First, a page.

Yes we can manage this country without the corporate priesthood–the cooperative movement shows us how
“Co-op businesses do everything that a corporation can do, but with a democratic structure, an equitable sharing of income and a commitment to the common good of the community and future generations.”
By Jim Hightower
Hightower Lowdown, January 2012
We’re being told by today’s High Priests of Conventional Wisdom that everyone and everything in our economic cosmos necessarily revolves around one dazzling star: the corporation.
This heavenly institution, the HPCW explain, has such financial and political mass that it is the optimal force for organizing and directing our society’s economic affairs, including the terms of employment and production. While other forces are in play (workers, consumers, the environment, communities and so forth), they are subordinate to the superior gravitational pull of the corporate order. Profits, executive equanimity and a healthy Wall Street pulse rate are naturally the economy’s foremost concerns.
How nice. For the wealthy few. Not nice for the rest of us, though. We’re presently seeing the effect of this enthronement of self-serving corporate elites. Millions of Americans are out of work, underemployed and tumbling from the middle class down toward poverty. Yet excessively paid and pampered CEOs (recently rebranded as “job creators” by fawning GOP politicians) are idly sitting on some $2 trillion in cash, refusing to put that enormous pile of money to work on job creation.
The Powers That Be keep us tethered to this unjust system of plutocratic rule only by constantly ballyhooing it as a divine perpetual wealth machine that showers manna on America. Any tampering with the hierarchical control of the finely tuned machinery of trickle-down corporate capitalism, they warn, will cause a collapse and crush American prosperity.
Ha! Prosperity for whom? The corporate order itself has come crashing down on the prosperity of America’s workaday majority — and the people are no longer fooled about the system’s “divinity.” From the Wisconsin rebellion to the outing of the Koch brothers’ efforts to impose their plutocratic regime on us, from the Occupy movement to the spreading grassroots campaign to get corporate cash out of our elections, we commoners have finally peeked behind the curtain to see the fraud being perpetrated by the wizards of wealth inequality.
Yet, tightly clutching their wealth, the wizards retort that the only alternative is the hellish horror of government control, screeching “socialist” at all critics to scare off any real change.
But wait. The choices for our country’s rising forces of economic and political democracy are not limited to corporate or government control. There’s another, much better way of organizing America’s economic strength: The Cooperative Way.
Cooperatives can (and do) provide a deeply democratic, locally controlled, highly productive, efficient percolate up capitalism.
Co-ops are wholly in step with the values, character, spirit and history of the American people.
While socialism has been cast by the corporatists as a destroyer of our sainted free-enterprise system, the cooperative approach is not an -ism at all, but a democratic structure that literally frees the enterprise of the great majority of Americans — which is why the co-op movement is fast spreading throughout our country.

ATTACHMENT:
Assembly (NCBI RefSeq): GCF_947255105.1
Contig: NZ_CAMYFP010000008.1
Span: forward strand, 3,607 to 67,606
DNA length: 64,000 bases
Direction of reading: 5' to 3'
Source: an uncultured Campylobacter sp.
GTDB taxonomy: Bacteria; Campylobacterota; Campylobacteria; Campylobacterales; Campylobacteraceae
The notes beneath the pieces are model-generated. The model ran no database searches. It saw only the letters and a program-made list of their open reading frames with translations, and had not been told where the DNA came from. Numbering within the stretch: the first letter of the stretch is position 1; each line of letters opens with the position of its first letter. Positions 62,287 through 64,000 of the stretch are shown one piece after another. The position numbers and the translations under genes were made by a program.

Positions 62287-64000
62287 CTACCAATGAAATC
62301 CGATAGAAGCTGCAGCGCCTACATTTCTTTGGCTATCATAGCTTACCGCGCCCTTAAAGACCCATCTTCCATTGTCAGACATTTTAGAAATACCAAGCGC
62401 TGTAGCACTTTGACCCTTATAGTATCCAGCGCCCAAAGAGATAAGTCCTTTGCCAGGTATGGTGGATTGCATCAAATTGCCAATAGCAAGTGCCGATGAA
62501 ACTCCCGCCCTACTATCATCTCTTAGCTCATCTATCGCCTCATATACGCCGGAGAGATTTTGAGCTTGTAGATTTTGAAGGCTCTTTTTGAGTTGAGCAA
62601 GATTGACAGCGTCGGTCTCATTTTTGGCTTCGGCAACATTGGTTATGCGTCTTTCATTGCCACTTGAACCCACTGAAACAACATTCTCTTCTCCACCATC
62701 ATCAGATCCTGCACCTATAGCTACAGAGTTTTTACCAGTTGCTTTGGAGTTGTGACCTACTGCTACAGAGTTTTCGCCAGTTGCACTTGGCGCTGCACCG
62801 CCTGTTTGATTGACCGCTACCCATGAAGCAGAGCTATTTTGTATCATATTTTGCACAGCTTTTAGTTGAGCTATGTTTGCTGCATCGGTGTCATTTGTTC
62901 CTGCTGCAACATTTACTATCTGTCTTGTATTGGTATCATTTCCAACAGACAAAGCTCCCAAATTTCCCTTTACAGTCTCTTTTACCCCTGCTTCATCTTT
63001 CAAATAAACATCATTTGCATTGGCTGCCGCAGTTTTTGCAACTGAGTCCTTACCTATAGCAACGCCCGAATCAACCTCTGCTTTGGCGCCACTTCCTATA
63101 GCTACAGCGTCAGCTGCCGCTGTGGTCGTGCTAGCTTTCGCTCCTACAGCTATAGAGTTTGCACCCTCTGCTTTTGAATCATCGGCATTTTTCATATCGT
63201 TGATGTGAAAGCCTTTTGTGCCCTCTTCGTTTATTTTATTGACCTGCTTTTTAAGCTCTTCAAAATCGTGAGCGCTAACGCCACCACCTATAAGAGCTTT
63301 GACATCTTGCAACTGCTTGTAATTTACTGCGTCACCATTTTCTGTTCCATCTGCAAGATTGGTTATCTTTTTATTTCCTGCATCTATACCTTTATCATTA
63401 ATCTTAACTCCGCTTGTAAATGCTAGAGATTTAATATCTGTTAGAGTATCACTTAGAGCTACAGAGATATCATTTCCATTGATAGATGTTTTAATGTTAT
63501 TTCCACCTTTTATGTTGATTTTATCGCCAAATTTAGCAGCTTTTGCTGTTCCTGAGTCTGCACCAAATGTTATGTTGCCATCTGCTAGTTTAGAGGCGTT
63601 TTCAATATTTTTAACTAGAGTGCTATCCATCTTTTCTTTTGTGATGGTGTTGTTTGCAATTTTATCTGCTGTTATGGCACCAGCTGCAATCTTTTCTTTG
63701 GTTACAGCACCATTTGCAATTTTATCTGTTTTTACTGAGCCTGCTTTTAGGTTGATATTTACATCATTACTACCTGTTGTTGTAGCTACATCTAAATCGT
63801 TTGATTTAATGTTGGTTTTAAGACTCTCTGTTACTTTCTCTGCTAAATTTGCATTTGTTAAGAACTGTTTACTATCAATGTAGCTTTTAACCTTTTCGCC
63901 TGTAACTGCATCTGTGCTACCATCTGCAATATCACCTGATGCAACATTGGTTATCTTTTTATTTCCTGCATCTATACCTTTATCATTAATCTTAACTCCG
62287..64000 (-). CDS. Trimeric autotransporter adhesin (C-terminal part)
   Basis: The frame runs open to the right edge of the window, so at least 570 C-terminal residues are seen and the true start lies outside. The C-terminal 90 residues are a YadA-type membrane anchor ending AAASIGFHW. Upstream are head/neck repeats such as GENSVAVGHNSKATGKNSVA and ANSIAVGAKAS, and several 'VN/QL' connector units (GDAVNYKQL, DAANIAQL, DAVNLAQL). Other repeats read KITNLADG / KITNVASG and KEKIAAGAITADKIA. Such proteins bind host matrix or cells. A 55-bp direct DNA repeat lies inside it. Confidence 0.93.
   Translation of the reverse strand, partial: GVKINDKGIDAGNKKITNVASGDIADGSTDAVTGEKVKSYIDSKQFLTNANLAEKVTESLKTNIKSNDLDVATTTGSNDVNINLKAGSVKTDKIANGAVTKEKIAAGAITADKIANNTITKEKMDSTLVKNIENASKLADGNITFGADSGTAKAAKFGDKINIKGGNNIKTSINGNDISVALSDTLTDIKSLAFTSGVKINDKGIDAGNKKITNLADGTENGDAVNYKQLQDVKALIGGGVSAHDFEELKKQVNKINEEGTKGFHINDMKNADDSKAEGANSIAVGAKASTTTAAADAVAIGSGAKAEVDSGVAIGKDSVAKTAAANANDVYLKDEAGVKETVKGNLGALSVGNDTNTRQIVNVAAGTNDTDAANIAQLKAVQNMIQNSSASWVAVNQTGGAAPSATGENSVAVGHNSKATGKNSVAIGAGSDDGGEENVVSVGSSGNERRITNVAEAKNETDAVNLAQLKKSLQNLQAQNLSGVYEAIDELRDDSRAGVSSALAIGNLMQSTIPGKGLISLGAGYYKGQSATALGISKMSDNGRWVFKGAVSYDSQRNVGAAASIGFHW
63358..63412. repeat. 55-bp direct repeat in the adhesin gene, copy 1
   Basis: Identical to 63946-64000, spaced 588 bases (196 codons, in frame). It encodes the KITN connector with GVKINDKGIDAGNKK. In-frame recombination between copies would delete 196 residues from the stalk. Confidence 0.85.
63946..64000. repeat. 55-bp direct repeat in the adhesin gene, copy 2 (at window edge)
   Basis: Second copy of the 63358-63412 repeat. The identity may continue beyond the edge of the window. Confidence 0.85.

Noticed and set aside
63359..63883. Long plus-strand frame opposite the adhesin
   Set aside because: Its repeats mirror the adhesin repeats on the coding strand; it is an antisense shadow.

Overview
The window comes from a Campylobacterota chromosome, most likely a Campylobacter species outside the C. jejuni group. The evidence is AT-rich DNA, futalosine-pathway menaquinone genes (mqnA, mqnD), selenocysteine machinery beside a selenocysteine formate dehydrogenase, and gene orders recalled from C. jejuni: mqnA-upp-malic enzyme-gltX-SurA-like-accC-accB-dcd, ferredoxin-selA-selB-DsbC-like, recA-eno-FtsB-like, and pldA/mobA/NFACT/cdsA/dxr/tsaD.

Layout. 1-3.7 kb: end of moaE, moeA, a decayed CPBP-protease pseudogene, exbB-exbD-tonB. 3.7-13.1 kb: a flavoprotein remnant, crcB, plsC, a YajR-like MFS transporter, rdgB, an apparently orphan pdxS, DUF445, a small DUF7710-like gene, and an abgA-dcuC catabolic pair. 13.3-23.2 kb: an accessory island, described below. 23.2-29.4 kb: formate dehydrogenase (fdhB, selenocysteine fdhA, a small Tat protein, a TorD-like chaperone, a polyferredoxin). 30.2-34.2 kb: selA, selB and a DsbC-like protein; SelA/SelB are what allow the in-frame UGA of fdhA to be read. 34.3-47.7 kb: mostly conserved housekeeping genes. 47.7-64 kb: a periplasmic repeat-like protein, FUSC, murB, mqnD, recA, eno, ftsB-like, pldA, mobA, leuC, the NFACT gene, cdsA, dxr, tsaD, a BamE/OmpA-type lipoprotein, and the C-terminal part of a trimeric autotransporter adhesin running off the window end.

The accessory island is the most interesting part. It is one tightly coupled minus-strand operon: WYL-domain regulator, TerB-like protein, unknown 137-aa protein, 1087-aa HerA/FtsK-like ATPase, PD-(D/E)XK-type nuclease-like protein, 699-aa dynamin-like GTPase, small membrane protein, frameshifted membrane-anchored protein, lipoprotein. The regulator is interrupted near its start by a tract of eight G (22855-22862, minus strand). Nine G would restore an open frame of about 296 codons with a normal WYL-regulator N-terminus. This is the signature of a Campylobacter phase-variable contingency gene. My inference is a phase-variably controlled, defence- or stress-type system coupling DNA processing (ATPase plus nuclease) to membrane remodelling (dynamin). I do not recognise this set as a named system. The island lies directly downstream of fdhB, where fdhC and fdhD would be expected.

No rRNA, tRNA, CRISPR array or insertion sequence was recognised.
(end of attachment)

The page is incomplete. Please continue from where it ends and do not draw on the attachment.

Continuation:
While it’s rarely mentioned by the conventional media, completely missing in the political discourse, not considered by economic planners and chambers of commerce and not known by most of the public, there are 30,000 cooperatives in America (with 73,000 places of business). A 2009 survey by the University of Wisconsin’s Center for Cooperatives (www.uwcc.wisc.edu) found that these energetic enterprises have 130 million members, registering $653 billion in sales and employing more than 2 million people.
There are several types of co-ops, including those owned by workers (there are 11,000 of these, with 13 million worker-owners). Also, there are cooperatives owned by consumers, producers, local businesses, artists and communities, as well as hybrids of those categories. They function in every sector of our economy — manufacturing, health care, transportation, banking, farming and food, media, massage, child care, funeral services, interpreting and translating services, advertising, home building, high tech, engineering, energy … and even a strip club in San Francisco.
Co-op businesses do everything that a corporation can do, but with a democratic structure, an equitable sharing of income and a commitment to the common good of the community and future generations.
You might be surprised to learn that such national brand names as ACE Hardware, Best Western Hotels, Organic Valley, REI and True Value Hardware are organized as co-ops, rather than as corporations. The strength of the movement, however, is in the limitless number of local cooperatives flowering all across the country. From Union Cab of Madison (http://www.unioncab.com/) to KOOP Radio in Austin (http://www.koop.org/), from Evergreen Cooperatives in Cleveland (www.evergreencoop.com) to Circle Pines Center in Michigan (www.circlepinescenter.org), citizen co-ops are highly prized for their unique personalities, human scale, democratic values and community focus.
Cooperatives are a big, structural reform that ordinary Americans can implement right where they live, giving small groups a pragmatic and effective way to push back against the arrogance and avarice of the centralized, hierarchical corporate model. Not only do co-ops work economically, they also make people important again, offering real democratic participation and putting some “unity” back in “community.”